Things that Good Seed Investors Don’t Do

They see the dollars are always green but not all investors are created equal. How to tell good investors from bad ones I made a short list of patterns that differentiate the bad investors from the good ones. The context here is for early stage investment. The rules are a bit different for later stage:

I’ll invest if Seqouia invests

An investor tells you “I’ll invest if Seqouia invests” – every now and then you will have an investor saying something along these lines. Well, if Seqouia invests, any investor will want to co-invest so this has zero value from the entrepreneur perspective while on the other hand the investor wants you to contact him and give him a chance to invest last in the round. This is also known as a ‘call option’.

Ask to send materials to qualify for a meetingInvestors that ask for slides in advance are wasting your time. Slides don't present themselves.

I love it when investors say “we invest in great people” but screen based on slides. My slides usually have very little words in them. I can reference a dozen articles about why slides should be minimalist on words. This one by David S. Rose called “How to pitch to a VC” is highly recommended for a bunch of reasons So it means that the better the slides are the less someone can understand the story by looking at them. If you want to invest in great people, the qualifier should be a resume.

Focus on excel spreadsheets for seed investments

While spreadsheets are common to evaluate later rounds, they are completely irrelevant for seed stage investments. If you have numbers to backup your story you are already in A round. For pre-seed and seed investments, excel spread sheets are pure projections. Is the ability to project the most important thing in a founder? Not likely! Investors just use this as a trick to keep you in touch with them at the expense of your sweat.

Back out of an investment commitment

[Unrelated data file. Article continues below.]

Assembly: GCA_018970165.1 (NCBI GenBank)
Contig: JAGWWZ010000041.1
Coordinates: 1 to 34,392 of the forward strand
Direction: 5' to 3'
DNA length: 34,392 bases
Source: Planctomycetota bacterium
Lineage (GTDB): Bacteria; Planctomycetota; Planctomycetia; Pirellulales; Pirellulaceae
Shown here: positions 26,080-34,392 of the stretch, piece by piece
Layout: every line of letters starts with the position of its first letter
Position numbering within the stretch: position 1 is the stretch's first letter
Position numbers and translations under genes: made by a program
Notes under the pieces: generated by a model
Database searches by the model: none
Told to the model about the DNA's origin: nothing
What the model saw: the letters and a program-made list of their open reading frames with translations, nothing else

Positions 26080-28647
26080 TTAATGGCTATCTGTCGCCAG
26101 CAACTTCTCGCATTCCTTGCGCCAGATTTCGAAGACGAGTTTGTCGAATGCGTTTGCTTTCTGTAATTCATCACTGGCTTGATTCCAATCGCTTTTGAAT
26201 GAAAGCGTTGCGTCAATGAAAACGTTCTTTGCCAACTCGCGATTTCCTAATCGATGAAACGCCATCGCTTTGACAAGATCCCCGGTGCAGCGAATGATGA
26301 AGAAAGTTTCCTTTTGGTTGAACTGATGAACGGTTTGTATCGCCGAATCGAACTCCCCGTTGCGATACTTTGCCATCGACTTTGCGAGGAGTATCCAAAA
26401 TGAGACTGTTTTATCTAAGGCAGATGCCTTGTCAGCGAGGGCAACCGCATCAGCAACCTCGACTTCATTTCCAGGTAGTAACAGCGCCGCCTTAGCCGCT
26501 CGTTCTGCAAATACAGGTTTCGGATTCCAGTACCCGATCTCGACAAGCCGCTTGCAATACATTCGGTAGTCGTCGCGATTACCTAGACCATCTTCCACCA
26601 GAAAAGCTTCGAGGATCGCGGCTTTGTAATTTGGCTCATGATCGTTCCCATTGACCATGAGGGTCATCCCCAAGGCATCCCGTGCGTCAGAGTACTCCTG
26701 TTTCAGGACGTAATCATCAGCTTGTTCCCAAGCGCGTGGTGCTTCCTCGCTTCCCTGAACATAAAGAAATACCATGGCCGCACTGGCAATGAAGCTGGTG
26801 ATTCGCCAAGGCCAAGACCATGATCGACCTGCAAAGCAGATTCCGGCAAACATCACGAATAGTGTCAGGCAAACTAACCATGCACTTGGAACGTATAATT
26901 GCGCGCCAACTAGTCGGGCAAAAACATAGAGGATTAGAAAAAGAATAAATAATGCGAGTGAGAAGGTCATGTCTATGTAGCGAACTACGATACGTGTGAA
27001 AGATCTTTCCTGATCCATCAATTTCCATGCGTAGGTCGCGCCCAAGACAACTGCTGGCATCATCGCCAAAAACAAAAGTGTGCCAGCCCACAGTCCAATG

This one is very likely to be a death sentence for the company. Very few companies can survive a cancelled commitment. The problem is that if it happened to you it’s usually too late. I can say about myself that I skipped pitching to a potential VC once I heard that they backed out of a term sheet.

Commit without stating an amount

You had a great meeting, the investor asked all the right questions and received the perfect answers. At the end of the meetings he says “I like what you do” shakes your hand and says “I’m in”. That’s all great but when you ask for a specific amount he says he needs to think about it. Well, the difference between $500K and $5K is quite big so the commitment isn’t worth much unless you know exactly for how much it is, or at least narrow it down to a range of 20%-25% between the minimal amount and the maximal one.

Delay the process as a negotiation tactic

Let’s say you started fundraising 5 months before the end of your runway. That should be enough time to close a seed round and maybe even an A round. After 2 months of pitching, you have an investor that shows interest and starts a process. If the length of the process will be 2 months you will be negotiating with only 1 month of runway left. Very few people can negotiate hard in this kind of situation. From this reason, startups are losing from a long process and investors are gaining from it. Savvy entrepreneurs know that and ask investors for clarity about their process and a specific timeline. Good investors know that they will lose good entrepreneurs if they delay so they proactively communicate the process.

Ask for aggressive control provisions

When an angel invests in a startup he/she are transferring hard earned money from a personal bank account into your company’s account. I can imagine that this is a very hard thing to do. Because of that, some investors try to get control provisions. These are terms that are meant to protect the investors from different scenarios such as: you spending half the money on a party to celebrate the investment, selling the company for a 1x return, adding other investors he doesn’t like and many others. Obviously, you weren’t planning to do these things anyway but the investor doesn’t know that so they try to control the situation. Well, the reality of seed investments is that it’s 100% about the team. Ideas are almost worthless without a good team to execute on them so the last thing an Angel investor should focus on is controlling the team and limiting their ability. An investor should either trust the founders to do what’s right or simply not invest. Backseat drivers are not helping.

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